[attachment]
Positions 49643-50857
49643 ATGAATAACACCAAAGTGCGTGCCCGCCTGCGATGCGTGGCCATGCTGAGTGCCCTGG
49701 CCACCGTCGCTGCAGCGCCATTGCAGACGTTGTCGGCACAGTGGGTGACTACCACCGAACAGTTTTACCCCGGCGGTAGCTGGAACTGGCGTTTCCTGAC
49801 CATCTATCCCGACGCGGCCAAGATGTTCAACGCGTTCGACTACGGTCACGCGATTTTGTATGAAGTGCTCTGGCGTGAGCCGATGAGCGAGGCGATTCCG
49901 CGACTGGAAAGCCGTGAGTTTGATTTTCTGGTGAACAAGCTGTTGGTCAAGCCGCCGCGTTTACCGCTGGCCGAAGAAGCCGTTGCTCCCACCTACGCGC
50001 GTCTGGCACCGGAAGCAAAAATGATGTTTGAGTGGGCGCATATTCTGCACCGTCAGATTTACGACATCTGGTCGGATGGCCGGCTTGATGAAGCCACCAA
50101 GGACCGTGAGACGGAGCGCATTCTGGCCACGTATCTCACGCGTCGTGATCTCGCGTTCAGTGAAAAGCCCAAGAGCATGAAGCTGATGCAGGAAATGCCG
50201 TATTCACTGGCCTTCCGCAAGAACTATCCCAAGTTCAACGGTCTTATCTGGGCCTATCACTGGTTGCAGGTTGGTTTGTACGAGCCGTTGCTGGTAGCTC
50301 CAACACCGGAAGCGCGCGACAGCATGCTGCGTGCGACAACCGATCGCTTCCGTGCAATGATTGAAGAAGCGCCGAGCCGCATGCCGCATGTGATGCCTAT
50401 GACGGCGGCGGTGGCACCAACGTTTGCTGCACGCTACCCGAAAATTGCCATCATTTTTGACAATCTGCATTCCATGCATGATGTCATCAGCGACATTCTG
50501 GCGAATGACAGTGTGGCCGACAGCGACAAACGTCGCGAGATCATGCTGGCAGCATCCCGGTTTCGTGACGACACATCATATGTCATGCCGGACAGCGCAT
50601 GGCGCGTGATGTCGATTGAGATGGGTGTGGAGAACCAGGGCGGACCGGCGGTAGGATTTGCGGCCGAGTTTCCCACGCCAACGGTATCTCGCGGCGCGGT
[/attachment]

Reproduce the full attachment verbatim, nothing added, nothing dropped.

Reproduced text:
Positions 49643-50857
49643 ATGAATAACACCAAAGTGCGTGCCCGCCTGCGATGCGTGGCCATGCTGAGTGCCCTGG
49701 CCACCGTCGCTGCAGCGCCATTGCAGACGTTGTCGGCACAGTGGGTGACTACCACCGAACAGTTTTACCCCGGCGGTAGCTGGAACTGGCGTTTCCTGAC
49801 CATCTATCCCGACGCGGCCAAGATGTTCAACGCGTTCGACTACGGTCACGCGATTTTGTATGAAGTGCTCTGGCGTGAGCCGATGAGCGAGGCGATTCCG
49901 CGACTGGAAAGCCGTGAGTTTGATTTTCTGGTGAACAAGCTGTTGGTCAAGCCGCCGCGTTTACCGCTGGCCGAAGAAGCCGTTGCTCCCACCTACGCGC
50001 GTCTGGCACCGGAAGCAAAAATGATGTTTGAGTGGGCGCATATTCTGCACCGTCAGATTTACGACATCTGGTCGGATGGCCGGCTTGATGAAGCCACCAA
50101 GGACCGTGAGACGGAGCGCATTCTGGCCACGTATCTCACGCGTCGTGATCTCGCGTTCAGTGAAAAGCCCAAGAGCATGAAGCTGATGCAGGAAATGCCG
50201 TATTCACTGGCCTTCCGCAAGAACTATCCCAAGTTCAACGGTCTTATCTGGGCCTATCACTGGTTGCAGGTTGGTTTGTACGAGCCGTTGCTGGTAGCTC
50301 CAACACCGGAAGCGCGCGACAGCATGCTGCGTGCGACAACCGATCGCTTCCGTGCAATGATTGAAGAAGCGCCGAGCCGCATGCCGCATGTGATGCCTAT
50401 GACGGCGGCGGTGGCACCAACGTTTGCTGCACGCTACCCGAAAATTGCCATCATTTTTGACAATCTGCATTCCATGCATGATGTCATCAGCGACATTCTG
50501 GCGAATGACAGTGTGGCCGACAGCGACAAACGTCGCGAGATCATGCTGGCAGCATCCCGGTTTCGTGACGACACATCATATGTCATGCCGGACAGCGCAT
50601 GGCGCGTGATGTCGATTGAGATGGGTGTGGAGAACCAGGGCGGACCGGCGGTAGGATTTGCGGCCGAGTTTCCCACGCCAACGGTATCTCGCGGCGCGGT